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Visit the Camberley Glass website to find out more
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Revealed: Life for those experiencing holiday hunger in Guildford

5 minute read
Revealed: Life for those experiencing holiday hunger in Guildford

Published at 5:13pm 12th August 2019.

“To be a graduate, an intelligent woman and working – to have to use a foodbank is ridiculous”, says one mum.

“Whilst I feel like I have paid lots of taxes in my lifetime, it’s embarrassing.”

As a single-mum with a seven-year-old son working zero-hour contracts foodbanks and holiday hunger is the norm. 

But living on low income and juggling benefit and financial support brings insecurity.

“It’s a very singular trip to the foodbank,” she adds.

“I wouldn’t tell anyone other than my very close friends. There’s a lot of wealth in this county and it’s unconscionable that someone who is working all the hours that they can is being penalised.”

The 48-year-old, who wants to remain anonymous but is willing to share her story, is not alone. 

A report into food poverty in Guildford published in June found that food poverty is a “hidden poverty” in the borough.

Two foodbanks in the borough issued more than 2,000 food parcels in 2017-18 with that figure set to rise this year. 

Holiday hunger was another area identified where parents are either unable to afford to feed their children during the school holidays without access to free school meal schemes or they have to go hungry themselves. 

As a mum who works but still has to claim benefits and housing support, she adds: “I go without so he can have fruit as I don’t want to give him beige food. How can you have a job and not be paid enough to feed your family?

“It’s very hard and you have that internal guilt that come the holidays you cannot spend time with the children because you have to work. 

“All the stereotypes the press would like to show are people who cannot be bothered. The majority are working families.

“It feels like there is a class barrier being stirred up between the middle class and people on benefits.

“The volunteers at the foodbank are the kindest people. They are a real support. It’s only me judging myself.”

The report into food poverty in Guildford highlighted the devastating experiences of families in the borough struggling to make ends meet. 

Guildford has four of the most deprived neighbourhoods in England with Westborough, Stoke, Worplesdon and Ash Wharf measuring inequalities and levels of poverty.

In three of the neighbourhoods over a quarter of the children are considered to be living in poverty.

CHIPS holiday play scheme in Guildford will this summer provide hot meals and subsidised childcare for over 200 children. 

CHIPS
Around 64 children visit CHIPS a day during the holidays.

Her son is one of the children to benefit from a hot meal every day at CHIPS.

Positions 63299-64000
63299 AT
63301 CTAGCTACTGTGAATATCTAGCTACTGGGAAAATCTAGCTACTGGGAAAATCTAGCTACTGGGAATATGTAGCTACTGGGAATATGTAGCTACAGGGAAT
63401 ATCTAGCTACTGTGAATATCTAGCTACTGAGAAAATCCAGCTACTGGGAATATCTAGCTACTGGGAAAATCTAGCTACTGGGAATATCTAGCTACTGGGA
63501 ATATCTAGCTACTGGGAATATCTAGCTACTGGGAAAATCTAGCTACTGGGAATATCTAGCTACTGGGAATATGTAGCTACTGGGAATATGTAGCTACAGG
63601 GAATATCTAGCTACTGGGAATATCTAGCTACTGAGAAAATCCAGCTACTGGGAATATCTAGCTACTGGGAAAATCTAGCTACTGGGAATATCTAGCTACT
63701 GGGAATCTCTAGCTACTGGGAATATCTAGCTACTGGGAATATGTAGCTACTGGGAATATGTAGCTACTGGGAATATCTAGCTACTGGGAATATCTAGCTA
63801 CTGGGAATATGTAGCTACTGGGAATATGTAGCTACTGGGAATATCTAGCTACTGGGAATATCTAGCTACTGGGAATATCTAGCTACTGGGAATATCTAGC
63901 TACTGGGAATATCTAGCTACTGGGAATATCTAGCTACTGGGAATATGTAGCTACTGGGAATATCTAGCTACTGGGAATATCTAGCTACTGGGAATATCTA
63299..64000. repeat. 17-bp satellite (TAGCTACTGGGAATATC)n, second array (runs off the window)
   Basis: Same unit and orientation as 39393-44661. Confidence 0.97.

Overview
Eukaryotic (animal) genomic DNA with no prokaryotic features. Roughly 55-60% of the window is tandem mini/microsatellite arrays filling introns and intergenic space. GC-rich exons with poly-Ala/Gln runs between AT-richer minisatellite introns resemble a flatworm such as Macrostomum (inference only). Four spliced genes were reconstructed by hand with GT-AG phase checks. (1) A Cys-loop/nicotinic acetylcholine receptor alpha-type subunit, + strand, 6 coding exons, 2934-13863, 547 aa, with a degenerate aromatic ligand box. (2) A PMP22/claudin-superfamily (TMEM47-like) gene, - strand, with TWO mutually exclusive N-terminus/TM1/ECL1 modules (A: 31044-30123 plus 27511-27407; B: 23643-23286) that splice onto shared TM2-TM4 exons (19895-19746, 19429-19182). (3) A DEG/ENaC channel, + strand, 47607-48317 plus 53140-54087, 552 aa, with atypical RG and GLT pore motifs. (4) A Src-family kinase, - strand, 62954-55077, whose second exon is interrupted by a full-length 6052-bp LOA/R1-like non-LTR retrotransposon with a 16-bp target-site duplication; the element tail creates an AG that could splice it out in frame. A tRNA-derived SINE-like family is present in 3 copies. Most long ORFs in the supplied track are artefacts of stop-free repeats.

She adds: “The guys here are amazing. They are like family. Whoever is funding the meals for this project I am so grateful and grateful for whoever subsidises CHIPS – they are amazing.”

CHIPS is run over four weeks by trained and professional childcare workers such as teachers, teaching assistants and play workers. 

The charity started up in 2002 as a subsidised play scheme targeting low-income families. 

Two years ago staff realised the need to provide hot, healthy meals at lunch time and sought funding from private companies to help provide the food and the professional workers. 

Mary Chambers started working there when she was 18 and now 12 years later is the co-ordinator and has seen the difference the hot meals can make to a family and the children. 

She says: “We provide respite for families as well as childcare and we are giving the children a bit of a holiday as some of them don’t go on holiday. 

“The holiday times do cost a lot of money. It’s very expensive as parents can’t work or have to take time off.”

Slice of Pie cook and provide the meals which are paid for by sponsorship and donations including money from contributions from borough and county councillors. 

Mary Chambers
Mary Chambers who runs CHIPS has worked there for 12 years.

Mary adds: “For some of these families it’s a way they don’t have to spend money on packed lunches – which can be expensive. 

“We were seeing children with a lot of processed food for lunch as that is cheaper. 

“We have noticed a change of behaviour. We all sit down together and it’s like a family dinnertime so it’s very calm.

“The families we help are just trying to do their best on a low income. It’s very hard to know we cannot access everybody. 

“The fact we are able as a team to care for 209 children over four weeks – it gives us something to work for because we know we are helping people who need a bit of respite or support so they are able to go to work.”

CHIPS costs around £30,000 per year to fund and offers free places for children referred as well as heavily subsidised places for others to attend.

The scheme this year has been running at Guildford Grove primary (Park Barn) from July 29 for two weeks followed and will now spend two weeks at Weyfield Academy (Stoke) from 9am – 4.30pm.

For more information about attending the playscheme or supporting them as a volunteer call 07729 878 964 email chipsguildford@hotmail.co.uk or visit www.chipsholidayplay.co.uk

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